Women Leadership in the Church
A few weeks ago, I was asked by a follower of my blog to present my “elevator speech” on the role of women in church leadership.
I’m not sure there is any other biblical issue over which I feel more conflicted. My problem is I know too many spiritual, gifted women – more gifted in many ways than the men who lead them. I also have the Bible, which I loath to interpret just to fit my pre-disposition to fairness and equality.
So, here goes!
I believe gifted, spiritual women should be encouraged to exercise all their gifts, including teaching and leadership gifts in the church at the highest levels, short of having ultimate authority in the church.
There are thousands of books that have been written on this subject, but a blog is supposed to be short and sweet, so here are just a few of the primary biblical reasons why I hold to this position.
1. “A woman should learn in quietness and full submission. I do not permit a woman to teach or to assume authority over a man; she must be quiet. For Adam was formed first, then Eve.” I Timothy 2:11-13
I wish like mad I could explain this passage of scripture away by the believing it was written to resolve a cultural issue or problem in the early church that no longer exists today. However, here’s why I can’t;
A. Paul goes right back to Adam and Eve, to the very beginning of human relationships, to make the case for headship. Paul’s not giving his opinion. Under the inspiration of the Holy Spirit, Paul is articulating the position God took at creation, or at least after the “Fall”. If Paul had said, as he says elsewhere, “It’s the practice of the church,” we’d be off the hook because church practices change. But, he didn’t.
For reasons known only to God, it was his plan from the beginning to assign spiritual headship in marriage and the church to men. And, God will hold each man responsible for his failure to be servant/leader. Shame on us if we don’t. Likewise, I believe God will honor and reward godly women who submit to male leaders, even mediocre ones.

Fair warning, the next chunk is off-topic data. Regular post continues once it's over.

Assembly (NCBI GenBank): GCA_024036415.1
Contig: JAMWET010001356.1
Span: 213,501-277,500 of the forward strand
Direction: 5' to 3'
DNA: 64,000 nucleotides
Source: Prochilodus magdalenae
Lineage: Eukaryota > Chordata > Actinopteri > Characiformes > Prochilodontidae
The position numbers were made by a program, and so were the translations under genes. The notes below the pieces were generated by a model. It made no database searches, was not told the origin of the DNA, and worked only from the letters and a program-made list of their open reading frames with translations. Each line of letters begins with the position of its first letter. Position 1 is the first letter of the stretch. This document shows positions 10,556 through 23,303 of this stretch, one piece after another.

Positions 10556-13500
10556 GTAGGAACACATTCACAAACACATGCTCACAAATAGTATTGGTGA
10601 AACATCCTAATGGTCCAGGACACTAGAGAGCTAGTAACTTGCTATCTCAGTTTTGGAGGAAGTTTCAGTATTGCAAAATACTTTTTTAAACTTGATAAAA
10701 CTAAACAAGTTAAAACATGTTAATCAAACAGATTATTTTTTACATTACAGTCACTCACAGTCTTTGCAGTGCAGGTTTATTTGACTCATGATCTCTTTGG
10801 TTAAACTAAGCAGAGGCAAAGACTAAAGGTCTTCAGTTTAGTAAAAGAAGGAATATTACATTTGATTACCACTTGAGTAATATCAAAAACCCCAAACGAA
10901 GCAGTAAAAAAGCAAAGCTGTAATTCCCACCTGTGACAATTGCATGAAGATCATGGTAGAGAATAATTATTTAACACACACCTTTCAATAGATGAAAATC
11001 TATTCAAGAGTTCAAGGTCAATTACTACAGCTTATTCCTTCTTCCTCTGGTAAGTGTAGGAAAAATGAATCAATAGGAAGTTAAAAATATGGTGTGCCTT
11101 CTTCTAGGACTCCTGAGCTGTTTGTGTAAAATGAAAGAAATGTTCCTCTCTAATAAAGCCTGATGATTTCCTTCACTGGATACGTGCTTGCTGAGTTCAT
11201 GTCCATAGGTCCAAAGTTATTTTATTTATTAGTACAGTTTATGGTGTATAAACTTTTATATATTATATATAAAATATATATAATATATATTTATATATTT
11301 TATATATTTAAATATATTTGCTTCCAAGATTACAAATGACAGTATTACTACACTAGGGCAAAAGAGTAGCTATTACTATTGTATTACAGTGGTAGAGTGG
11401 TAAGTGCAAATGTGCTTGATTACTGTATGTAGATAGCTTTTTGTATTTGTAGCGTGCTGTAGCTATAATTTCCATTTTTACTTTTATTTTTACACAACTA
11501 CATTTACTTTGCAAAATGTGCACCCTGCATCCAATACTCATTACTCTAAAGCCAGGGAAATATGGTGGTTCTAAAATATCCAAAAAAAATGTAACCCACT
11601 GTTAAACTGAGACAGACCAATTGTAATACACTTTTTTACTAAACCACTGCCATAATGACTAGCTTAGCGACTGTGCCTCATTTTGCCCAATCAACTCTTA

“Wives, submit yourselves to your own husbands as you do to the Lord. For the husband is the head of the wife as Christ is the head of the church, his body, of which he is the Savior. Now as the church submits to Christ, so also wives should submit to their husbands in everything.” Ephesians 5:22-24
B. If we accept the argument that this teaching is cultural and; therefore, changeable what else that Paul wrote to Timothy, or in any of his other letters, is no longer binding on us? Are his instructions to the Church at Corinth regarding church discipline, lawsuits, communion, marriage, singleness or the spiritual gifts, still binding? If so, then why exclude this teaching on women? And who chooses which ones are or aren’t cultural? I wouldn’t know how to do that, nor would I risk doing that, except where it’s obvious in some of his greetings or instructions specifically to Timothy, personally.
2. All references to elders in scripture, the ultimate authority in each church, are to men. A straight-forward reading of Titus 1:5-9 or I Timothy 3:1-7 by a brand-new Christian who had no knowledge of the headship debate would never conclude that Paul was referring to females or leaving that interpretation open to debate. This teaching is hard to accept, particularly in our day, but I don’t think it’s difficult to understand.
Ron Rhodes, in his excellent book, 5-Minute Apologetics for Today, gives these principles for interpreting the Bible.
1. When the plain sense makes good sense, seek no other source. A literal hermeneutic is best.
2. Interpret the difficult verses in light of the clearer verses.
While there are many anecdotal references to gifted women serving with Jesus and in the early church, Ron’s principle to interpret difficult verses in light of clear verses, seems to hold here. Both the Timothy passages and Ephesians are clear and unambiguous and are given as commands.
What does this mean in practical terms?
1. I believe the highest authority in the local church should be a plurality of male leaders (presumably the elders, deacons or trustees in some churches).
2. I encourage the inclusion of female teachers and leaders at every level in the church, except elders (or whatever group is the highest authority in a given church).
3. When I’ve assisted planting new churches, I have urged the new elders to invite godly women, including their own wives, to attend elder’s meetings and to eagerly seek out their ideas and opinions. My wife, Susan, has a sixth sense of discernment, I don’t have for reading people. Women are far better at discerning certain people or issues than men and we’d be foolish not to listen to their counsel and avail ourselves of their wisdom.
I hope you’re hearing my respect for godly women and desire to push the inclusion envelope in any way I can, and still be true to the Bible. In my opinion, this isn’t a spiritual qualification issue. If it was, women are more qualified in many ways than men. If I’m wrong, then I’ll have to answer to God for that, but for now, this is what I believe the Bible teaches. My conscience is clear.
Question: I’d enjoy reading your thoughts and comments on this very difficult to understand teaching.
Following Jesus in Real Life